What’s the secret to a happy marriage? Is it sexy lingerie and rose petals strewn over a king size bed? A diamond ring every anniversary? Separate His and Hers vacations? Although all of the above will certainly help, the art of conflict resolution is the true key to a lasting and happy relationship.
Conflict is inevitable in life. With your boss, colleague, neighbor, parent, sibling, children; but the hottest buttons always seem to be the ones your partner hits.
Some of the more common and least effective ways of dealing with conflict are:
The Silent Treatment
You keep quiet while your eyes burn into him like laser-hot beams, unfortunately you’re not from the planet Krypton so it has the same searing intensity of yesterday’s Jell-O. You remain uncommunicative except when asked if anything is wrong and you reply, “Nothing.” This requires a lot of patience and controlled fuming, especially if business travel takes him out of the picture for a few days. This can also cause consecutive nights of insomnia as you lie awake, tossing with righteous indignation, while he at the same time is thinking “ZZZzzzzzz…”
Accusations wrapped up in judgments, strung together with blame spew out beginning with the most current slight to the time when he forgot to put the toilet seat down 18 months ago. Phrases like “Always,” “You never,” “I’m the one who has to do everything…” are flung violently about like daggers.
You grudgingly submit to your partner’s decision. This “sacrifice” is not without a price though. Silent resentment builds up over time and walls forms, cementing the relationship apart. What starts out as a small problem can detonate your seething mass of unresolved emotions and explode unexpectedly like a fireball.
Make Love Not War
Successful conflict resolution requires three basic elements: Time, Place and Constructive Response.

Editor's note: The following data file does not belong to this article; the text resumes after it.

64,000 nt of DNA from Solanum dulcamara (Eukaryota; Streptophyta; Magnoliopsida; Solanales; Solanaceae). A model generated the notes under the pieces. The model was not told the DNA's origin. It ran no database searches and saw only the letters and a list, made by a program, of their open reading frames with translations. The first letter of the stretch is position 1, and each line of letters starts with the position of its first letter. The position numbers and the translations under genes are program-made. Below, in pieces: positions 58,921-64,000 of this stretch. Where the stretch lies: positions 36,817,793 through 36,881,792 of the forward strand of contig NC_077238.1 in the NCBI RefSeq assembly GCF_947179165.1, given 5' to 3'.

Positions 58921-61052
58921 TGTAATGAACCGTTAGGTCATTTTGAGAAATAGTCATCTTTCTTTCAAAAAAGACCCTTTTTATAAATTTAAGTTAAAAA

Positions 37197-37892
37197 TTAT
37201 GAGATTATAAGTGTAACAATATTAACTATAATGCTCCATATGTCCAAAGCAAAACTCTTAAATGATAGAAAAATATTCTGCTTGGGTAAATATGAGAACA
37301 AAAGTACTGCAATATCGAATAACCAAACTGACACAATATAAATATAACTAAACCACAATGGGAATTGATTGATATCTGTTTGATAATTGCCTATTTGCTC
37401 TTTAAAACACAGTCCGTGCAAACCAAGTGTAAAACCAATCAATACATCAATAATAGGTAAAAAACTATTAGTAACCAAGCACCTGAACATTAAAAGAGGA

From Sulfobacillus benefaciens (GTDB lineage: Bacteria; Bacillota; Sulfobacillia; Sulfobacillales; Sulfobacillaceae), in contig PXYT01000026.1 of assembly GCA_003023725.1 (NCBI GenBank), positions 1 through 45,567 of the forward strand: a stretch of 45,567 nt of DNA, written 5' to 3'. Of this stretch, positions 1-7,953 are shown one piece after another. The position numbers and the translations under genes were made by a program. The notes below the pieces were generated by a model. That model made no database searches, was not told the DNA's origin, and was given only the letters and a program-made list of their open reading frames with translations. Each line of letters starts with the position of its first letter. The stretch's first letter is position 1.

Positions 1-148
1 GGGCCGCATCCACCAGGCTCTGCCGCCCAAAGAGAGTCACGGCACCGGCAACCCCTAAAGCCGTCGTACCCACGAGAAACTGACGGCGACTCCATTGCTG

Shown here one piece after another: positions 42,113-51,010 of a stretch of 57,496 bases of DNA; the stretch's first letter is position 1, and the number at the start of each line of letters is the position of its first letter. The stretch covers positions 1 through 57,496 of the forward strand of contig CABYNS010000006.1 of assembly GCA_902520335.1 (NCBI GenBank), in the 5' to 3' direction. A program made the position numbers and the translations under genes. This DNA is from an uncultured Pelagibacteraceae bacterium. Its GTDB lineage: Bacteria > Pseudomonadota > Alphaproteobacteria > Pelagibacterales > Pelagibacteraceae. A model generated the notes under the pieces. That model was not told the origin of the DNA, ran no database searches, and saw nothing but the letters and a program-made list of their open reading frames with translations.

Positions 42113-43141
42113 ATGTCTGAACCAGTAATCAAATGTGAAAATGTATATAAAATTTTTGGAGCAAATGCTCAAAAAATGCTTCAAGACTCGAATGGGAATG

Timing is everything. Don’t try to resolve a conflict if you’ve got your flamethrowers locked and loaded for battle. A wise person will walk away and wait for tempers to cool down. Make an appointment to discuss the matter.
Place. Discuss it in private. Turn off the TV, cell phones and Blackberrys. No kids, no restaurants and never in bed. Remain fully clothed and upright.
Constructive Response. Start out with a phrase of appreciation for your partner. You can catch more flies with honey than vinegar as people are more willing to listen to positive statements.
Use non-accusatory “I feel” and “I think” statements rather than “You made me” or “You are always…” pronouncements. Remember, feelings do not need to be justified.
Stick to the one subject of conflict. Don’t bring in past grievances to muddy up the waters.
Let each person finish speaking before responding. Resist the urge to jump in and defend your actions. Take a moment to think about what your partner has said before you answer.
Find a constructive solution. This may not always be your ideal option but successful conflict resolution is not about winning or who is right; it’s about forming a more intimate and stronger relationship as a couple.
Finally, end the discussion with a hug. You may not feel like it and it doesn’t have to be super cuddly, but like first aid ointment on a wound, it begins the healing process.
Most importantly, remember your partner is NOT your enemy. You and your partner are joined together as one unit; to support and help fulfill each other’s potential to be the best you can become. No other person in the world has this unique purpose and goal. You are each other’s best friend, counselor and cheerleader.
Love is patient, love is kind.
It does not envy, it does not boast, it is not proud.
It is not rude, it is not self-seeking.
It is not easily angered, it keeps no record of wrongs.
Love does not delight in evil, but rejoices with the truth.
It always protects, always trusts, always hopes, always perseveres.
Love never fails. I Corinthians 13:4-8